Monday, March 28, 2005

Neurolearning Epiphany

Several years ago, we experienced an epiphany while meeting with an obviously intelligent blind woman with a thirty-year history of diabetes. "There's probably nothing you can do," she started off saying, "but I still need to ask you if there's anything I can do about my memory. It's gotten so bad now that I'll forget what my daughter's telling me even before she's finished talking." Uh-oh, we thought, sounds bad. We had seen her brain scan before, and it had clearly shown diffuse damage from poorly controlled diabetes. Maybe there was nothing we could do.

We asked her to try to remember a list of numbers, and found to our dismay that she struggled to remember even 2 in a row. When asked to reverse them, she couldn't even keep the second number in mind. It looked pretty hopeless. Words of reassurance seemed empty.

But then we thought of something. We had recently seen an fMRI study which had shown that 'visual imagination' (visually imagining reversing a checkerboard) had a very diffuse distribution in the brain - and thought maybe enough of it could be preserved in this woman so that visual imagery could be used bypass her memory impairments. To our surprise and to hers, when prompted to visually imagine the numbers we read to her, she could now remember 7 digits (the normal limit)! - a feat doubly impressive because she was completely blind and had no light perception in either eye. For this woman, she merely needed to be made aware that she should translate 'heard' information into visual images - to go from being totally incapacitated memory-wise to 'normal'.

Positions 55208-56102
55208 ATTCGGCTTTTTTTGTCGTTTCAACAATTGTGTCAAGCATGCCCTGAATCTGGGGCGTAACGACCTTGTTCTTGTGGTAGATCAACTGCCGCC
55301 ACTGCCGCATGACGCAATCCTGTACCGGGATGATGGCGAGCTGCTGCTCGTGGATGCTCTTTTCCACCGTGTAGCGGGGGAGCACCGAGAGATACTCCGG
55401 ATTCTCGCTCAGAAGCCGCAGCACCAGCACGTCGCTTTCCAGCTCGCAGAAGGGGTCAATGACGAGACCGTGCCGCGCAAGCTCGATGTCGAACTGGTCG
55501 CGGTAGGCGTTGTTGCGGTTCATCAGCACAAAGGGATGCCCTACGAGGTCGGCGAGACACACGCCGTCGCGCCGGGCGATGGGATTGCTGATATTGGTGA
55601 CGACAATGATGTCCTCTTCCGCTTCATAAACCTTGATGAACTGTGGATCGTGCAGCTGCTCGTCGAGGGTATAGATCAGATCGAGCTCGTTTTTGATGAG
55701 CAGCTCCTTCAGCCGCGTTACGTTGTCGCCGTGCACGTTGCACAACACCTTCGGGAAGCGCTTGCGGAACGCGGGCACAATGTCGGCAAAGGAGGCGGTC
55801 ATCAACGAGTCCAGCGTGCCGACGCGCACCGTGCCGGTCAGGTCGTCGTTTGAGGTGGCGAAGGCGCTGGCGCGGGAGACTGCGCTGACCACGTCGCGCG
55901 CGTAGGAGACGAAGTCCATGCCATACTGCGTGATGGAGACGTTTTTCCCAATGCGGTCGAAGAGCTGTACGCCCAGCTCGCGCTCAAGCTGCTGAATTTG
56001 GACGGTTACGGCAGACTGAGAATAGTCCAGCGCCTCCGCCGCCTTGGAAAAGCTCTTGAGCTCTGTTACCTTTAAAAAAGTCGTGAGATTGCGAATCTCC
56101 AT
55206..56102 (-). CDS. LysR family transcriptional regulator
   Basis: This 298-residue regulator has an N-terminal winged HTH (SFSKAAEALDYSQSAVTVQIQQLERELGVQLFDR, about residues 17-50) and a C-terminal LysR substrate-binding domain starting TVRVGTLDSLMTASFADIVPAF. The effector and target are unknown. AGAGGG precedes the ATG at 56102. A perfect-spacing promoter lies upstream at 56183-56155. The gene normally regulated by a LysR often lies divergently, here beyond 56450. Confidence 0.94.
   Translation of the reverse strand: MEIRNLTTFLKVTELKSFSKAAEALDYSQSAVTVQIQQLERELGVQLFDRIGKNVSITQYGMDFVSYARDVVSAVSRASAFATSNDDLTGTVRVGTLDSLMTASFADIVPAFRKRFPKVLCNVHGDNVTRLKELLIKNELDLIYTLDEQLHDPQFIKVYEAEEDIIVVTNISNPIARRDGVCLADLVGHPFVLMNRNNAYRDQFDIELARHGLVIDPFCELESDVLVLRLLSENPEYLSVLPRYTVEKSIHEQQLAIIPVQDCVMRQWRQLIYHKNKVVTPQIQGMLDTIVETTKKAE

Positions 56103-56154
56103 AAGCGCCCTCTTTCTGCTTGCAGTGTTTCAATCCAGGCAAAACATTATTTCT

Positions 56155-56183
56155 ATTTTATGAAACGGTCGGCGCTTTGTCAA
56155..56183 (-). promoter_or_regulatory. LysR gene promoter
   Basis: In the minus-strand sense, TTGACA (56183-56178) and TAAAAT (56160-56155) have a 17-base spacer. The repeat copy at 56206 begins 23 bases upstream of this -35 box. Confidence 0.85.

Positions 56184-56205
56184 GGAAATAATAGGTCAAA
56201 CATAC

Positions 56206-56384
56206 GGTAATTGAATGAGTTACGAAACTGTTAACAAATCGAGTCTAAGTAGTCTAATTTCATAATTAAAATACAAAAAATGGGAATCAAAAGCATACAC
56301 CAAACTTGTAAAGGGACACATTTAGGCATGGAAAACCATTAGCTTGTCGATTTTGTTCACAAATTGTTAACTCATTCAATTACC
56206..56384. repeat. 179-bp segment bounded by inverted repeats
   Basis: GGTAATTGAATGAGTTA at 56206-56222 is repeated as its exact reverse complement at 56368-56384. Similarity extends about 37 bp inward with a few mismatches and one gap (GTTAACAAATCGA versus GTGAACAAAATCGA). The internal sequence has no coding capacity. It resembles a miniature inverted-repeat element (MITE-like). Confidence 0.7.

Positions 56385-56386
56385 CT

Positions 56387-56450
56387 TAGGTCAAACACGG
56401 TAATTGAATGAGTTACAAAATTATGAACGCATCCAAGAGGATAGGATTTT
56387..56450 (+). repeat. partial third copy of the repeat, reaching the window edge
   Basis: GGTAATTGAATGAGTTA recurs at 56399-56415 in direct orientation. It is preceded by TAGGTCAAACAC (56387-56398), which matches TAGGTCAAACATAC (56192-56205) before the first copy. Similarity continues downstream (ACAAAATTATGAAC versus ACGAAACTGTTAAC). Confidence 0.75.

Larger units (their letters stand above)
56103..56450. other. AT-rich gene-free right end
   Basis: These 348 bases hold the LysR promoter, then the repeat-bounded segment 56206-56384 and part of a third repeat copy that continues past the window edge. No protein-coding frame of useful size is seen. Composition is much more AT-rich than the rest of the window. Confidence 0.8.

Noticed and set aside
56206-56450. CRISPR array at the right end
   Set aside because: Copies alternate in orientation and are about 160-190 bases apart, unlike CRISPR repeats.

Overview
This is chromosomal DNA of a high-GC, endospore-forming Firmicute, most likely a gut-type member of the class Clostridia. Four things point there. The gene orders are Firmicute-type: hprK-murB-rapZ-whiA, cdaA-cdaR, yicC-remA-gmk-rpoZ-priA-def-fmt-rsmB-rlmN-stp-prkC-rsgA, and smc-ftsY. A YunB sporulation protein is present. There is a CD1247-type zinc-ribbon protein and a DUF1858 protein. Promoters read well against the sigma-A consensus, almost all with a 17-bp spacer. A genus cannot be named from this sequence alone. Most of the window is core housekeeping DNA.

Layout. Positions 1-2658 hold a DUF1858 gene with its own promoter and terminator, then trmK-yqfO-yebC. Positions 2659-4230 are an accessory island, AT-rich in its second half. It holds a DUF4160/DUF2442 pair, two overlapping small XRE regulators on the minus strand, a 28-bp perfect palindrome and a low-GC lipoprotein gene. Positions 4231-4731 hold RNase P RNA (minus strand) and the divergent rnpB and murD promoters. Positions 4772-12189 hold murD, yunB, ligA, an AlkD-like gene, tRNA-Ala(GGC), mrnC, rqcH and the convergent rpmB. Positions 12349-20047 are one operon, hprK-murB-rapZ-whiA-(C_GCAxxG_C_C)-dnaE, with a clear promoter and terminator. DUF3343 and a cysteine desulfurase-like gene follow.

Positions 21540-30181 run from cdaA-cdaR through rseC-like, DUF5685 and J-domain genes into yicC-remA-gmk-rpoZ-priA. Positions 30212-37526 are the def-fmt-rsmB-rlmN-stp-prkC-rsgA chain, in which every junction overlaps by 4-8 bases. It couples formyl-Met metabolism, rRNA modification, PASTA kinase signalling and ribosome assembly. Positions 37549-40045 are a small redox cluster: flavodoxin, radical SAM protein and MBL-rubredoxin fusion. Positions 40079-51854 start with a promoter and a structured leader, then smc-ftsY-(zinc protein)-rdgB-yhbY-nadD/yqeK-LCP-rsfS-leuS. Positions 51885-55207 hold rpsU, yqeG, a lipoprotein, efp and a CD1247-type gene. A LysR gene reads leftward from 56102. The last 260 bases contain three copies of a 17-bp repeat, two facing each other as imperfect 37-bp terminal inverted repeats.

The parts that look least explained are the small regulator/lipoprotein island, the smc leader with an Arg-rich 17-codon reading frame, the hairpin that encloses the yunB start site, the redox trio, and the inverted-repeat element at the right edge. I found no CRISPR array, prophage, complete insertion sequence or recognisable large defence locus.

How often could this happen? More often than you think. Education and neuropsychology are not oriented to problem-solving learning difficulties in a way that tells a person's how to make the most of their unique biology, memory and problem-solving style, and capacity for imagery. All of those things may have profound consequences for school or career success, and personal fulfillment. The brain has vast resources, but we should realize we're barely scratching the surface.

We'll talk more in the future about optimizing learning and memory, and the role of imagery and symbolization in idea manipulation and creative synthesis.

Visual Imagination and fMRI

2 comments:

  1. Anonymous9:28 AM

    Thank-you for a wonderfully informative blog! I am the mother of a gifted-learning disabled son and have found much food for thought on your wonderful site. I now check it daily!
    Thanks Again

    ReplyDelete
  2. Thank-you for your kind comments!

    Fernette and Brock

    ReplyDelete